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Calcium Carbonate, logP predictions and Chris Lipinski

30 Apr

Recently I posted a response to a comment to the judgment that ChemSpider should not list the logP value associated with Calcium Carbonate. Our belief is that the ACD/LogP product is appropriately predicting a logP value for carbonate. 

That said we thought it appropriate to consult with an expert. Who better than Chris Lipinski. Chris is the author of the “Rule of Five” a simple algorithm for predicting drug compounds likely to show oral activity. At Pfizer, from 1970 to 1990, he supervised medicinal chemistry drug discovery laboratories discovering multiple gastrointestinal and diabetic clinical candidates. In this process he became interested in the design of bioisosteres and in drug physical chemical properties and quantitative structure activity relationships, especially as they related to problems of oral activity.  The comments below are an excerpt from an email exchange with Chris: “Carbonate anion is distinctly different than other inorganic anions in that it is only stable at base pH. The reported first acidic pKa of around 6.1 for H2CO3 is actually a composite of two numbers; the true pKa which is around 4 and the equilibrium constant between CO2 dissolved in water and true H2CO3 which favors the dissolved CO2 by a factor of about 100. It takes a distinct period of time for the equilibrium to occur on the orders of 10’s of seconds at 37 deg C. Hence carbonic anhydrase in human physiology. The stability of H2CO3 is tremendously dependent on pH, on stabilizing cations and by anything with a transient tendency to form an anhydride or mixed ester with H2CO3, eg. orthophosphoric acid in soda pop. So a complex answer to a simple question. My position would be that since universally the complex equilibria is rolled into the pKa (and presumably log P of H2CO3) I would simply list your calculated LOG P for CaCO3.”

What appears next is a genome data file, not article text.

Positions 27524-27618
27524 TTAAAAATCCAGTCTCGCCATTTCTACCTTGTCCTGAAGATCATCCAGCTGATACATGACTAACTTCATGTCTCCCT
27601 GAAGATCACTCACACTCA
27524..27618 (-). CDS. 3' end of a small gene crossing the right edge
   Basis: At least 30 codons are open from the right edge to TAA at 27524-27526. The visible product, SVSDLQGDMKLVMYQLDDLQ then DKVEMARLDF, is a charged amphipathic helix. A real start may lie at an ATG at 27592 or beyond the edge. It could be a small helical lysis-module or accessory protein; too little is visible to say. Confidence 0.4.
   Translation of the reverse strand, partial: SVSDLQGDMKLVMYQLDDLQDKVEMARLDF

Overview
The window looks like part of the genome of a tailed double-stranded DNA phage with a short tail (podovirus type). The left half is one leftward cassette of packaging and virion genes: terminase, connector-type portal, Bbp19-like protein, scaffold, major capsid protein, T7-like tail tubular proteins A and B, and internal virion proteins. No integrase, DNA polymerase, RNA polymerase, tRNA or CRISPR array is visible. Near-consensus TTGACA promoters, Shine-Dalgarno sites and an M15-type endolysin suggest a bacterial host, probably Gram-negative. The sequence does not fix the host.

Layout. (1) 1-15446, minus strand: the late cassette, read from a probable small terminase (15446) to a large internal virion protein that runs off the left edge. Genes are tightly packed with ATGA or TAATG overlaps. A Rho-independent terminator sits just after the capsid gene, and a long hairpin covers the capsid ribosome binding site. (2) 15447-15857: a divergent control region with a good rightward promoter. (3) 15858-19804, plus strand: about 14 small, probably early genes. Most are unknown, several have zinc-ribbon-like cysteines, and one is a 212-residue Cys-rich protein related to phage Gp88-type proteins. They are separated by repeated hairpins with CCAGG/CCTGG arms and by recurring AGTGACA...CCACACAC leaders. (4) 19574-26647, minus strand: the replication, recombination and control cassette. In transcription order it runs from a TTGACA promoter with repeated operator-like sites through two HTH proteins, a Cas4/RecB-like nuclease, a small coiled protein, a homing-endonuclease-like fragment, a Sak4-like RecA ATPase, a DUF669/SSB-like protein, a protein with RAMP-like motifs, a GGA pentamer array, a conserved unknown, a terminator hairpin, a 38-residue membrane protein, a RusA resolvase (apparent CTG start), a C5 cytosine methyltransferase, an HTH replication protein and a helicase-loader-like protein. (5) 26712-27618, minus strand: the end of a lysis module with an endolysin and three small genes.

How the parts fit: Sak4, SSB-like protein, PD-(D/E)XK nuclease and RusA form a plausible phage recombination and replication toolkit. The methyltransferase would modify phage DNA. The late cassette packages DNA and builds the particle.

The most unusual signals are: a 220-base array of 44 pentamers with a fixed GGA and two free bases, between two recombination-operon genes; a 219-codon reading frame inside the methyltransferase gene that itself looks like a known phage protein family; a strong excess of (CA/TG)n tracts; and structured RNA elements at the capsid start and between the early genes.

With Chris’ comments we will be leaving the logP value for Calcium Carbonate in place. We do welcome any further feedback though. We know there are errors on ChemSpider as they are being curated now by ChemSpider users as shown here. There are > 10 million records..we do need your feedback!

 

About tony